It is absurd that English linguists refer to “rhotic” dialects of English. Rho is not an English letter! “Rhotic” is another one of those fancy foreign words smuggled into academia by some Eton toff who wanted to bandy about his knowledge of ancient languages like a giant todger. Well, excuse me if I come off looking like a boorish johnson, but I say, “No deal!” Greek terminology takes English linguistics and wrecks it. It’s time for rhexit.
When we speakers of proper English dialects logically pronounce intervocalic “t” as /t/, we don’t say that it’s “tautological”. Imagine the optics if we derided lispers’ speech as suffering from “asigmatism”.1 Nod your head if you think that G-droppin’ ought to be called “nutation”. Yeah, I didn’t think so.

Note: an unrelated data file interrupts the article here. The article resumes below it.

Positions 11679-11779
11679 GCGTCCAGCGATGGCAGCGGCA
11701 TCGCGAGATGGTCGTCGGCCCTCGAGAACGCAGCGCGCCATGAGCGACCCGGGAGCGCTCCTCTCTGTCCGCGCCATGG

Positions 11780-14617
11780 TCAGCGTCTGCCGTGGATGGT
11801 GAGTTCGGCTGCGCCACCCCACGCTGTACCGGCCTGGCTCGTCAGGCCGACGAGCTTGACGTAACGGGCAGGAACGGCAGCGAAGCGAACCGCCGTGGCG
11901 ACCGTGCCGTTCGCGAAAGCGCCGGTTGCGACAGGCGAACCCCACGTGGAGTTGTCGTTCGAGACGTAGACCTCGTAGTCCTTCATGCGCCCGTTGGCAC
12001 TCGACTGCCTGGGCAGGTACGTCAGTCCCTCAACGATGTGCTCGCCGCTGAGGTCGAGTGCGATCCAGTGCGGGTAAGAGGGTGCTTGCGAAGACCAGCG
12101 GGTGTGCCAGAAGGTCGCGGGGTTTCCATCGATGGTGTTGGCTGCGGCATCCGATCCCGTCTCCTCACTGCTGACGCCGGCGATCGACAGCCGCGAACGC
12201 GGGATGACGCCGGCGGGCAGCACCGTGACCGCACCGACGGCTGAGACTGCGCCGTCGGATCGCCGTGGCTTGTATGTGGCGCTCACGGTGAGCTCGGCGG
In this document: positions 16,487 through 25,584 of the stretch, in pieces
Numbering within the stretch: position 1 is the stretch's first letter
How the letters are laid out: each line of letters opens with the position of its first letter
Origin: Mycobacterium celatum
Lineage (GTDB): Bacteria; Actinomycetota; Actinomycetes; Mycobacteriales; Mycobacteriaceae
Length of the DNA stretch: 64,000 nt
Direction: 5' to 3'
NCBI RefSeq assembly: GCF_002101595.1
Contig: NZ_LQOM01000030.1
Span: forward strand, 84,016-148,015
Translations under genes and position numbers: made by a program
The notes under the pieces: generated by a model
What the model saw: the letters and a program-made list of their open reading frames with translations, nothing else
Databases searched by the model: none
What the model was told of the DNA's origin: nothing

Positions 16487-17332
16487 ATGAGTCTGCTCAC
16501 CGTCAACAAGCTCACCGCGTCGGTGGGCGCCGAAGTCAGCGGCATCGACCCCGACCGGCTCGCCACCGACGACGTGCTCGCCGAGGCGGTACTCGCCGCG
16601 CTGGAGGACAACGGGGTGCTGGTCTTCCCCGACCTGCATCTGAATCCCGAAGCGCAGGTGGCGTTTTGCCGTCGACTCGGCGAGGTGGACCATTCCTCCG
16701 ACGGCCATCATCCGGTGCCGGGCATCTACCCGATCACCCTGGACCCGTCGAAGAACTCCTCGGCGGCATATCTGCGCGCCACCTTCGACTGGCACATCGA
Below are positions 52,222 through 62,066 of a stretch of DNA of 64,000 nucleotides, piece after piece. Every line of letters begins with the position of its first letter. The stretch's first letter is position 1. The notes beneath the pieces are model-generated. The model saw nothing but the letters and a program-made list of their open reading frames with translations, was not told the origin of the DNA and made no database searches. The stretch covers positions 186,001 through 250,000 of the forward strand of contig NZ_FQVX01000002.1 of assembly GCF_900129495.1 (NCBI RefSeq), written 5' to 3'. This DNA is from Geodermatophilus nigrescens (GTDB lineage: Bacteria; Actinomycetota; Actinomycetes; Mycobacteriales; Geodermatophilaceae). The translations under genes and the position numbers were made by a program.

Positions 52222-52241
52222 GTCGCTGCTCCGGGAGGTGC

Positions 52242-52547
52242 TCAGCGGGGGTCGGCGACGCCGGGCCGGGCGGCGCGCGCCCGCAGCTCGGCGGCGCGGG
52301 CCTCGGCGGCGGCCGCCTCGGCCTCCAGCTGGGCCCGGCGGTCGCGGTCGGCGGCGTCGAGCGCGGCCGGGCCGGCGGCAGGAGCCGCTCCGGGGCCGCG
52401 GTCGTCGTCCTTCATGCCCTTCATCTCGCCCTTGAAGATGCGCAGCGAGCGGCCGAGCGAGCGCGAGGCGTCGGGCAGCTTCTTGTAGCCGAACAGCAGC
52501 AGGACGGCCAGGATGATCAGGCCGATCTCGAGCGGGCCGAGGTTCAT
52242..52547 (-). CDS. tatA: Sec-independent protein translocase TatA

Other people don’t let the Greeks corrupt descriptions of their language. The Dutch famously don’t use /g/, yet we don’t tell them their language is “ungammatical”. Nobody other than a few renegade Somalis would claim that Arabic lost its /p/’s due to “pi-
We must stop using the term “rhotic”. Instead, let’s say that some English speakers have an r-ful spirit. As any true Englishman knows, most Americans are r-souls.
1 The SpecGram lawyers asked us to redact the following sentence on “thetan worshippers” on the grounds that it would malign adherents of two different religions, some of whom are noted for being litigious.
|Hippotomia of Tyre
|Good Enough for Folk Etymology
|SpecGram Vol CLXXXIV, No 4 Contents|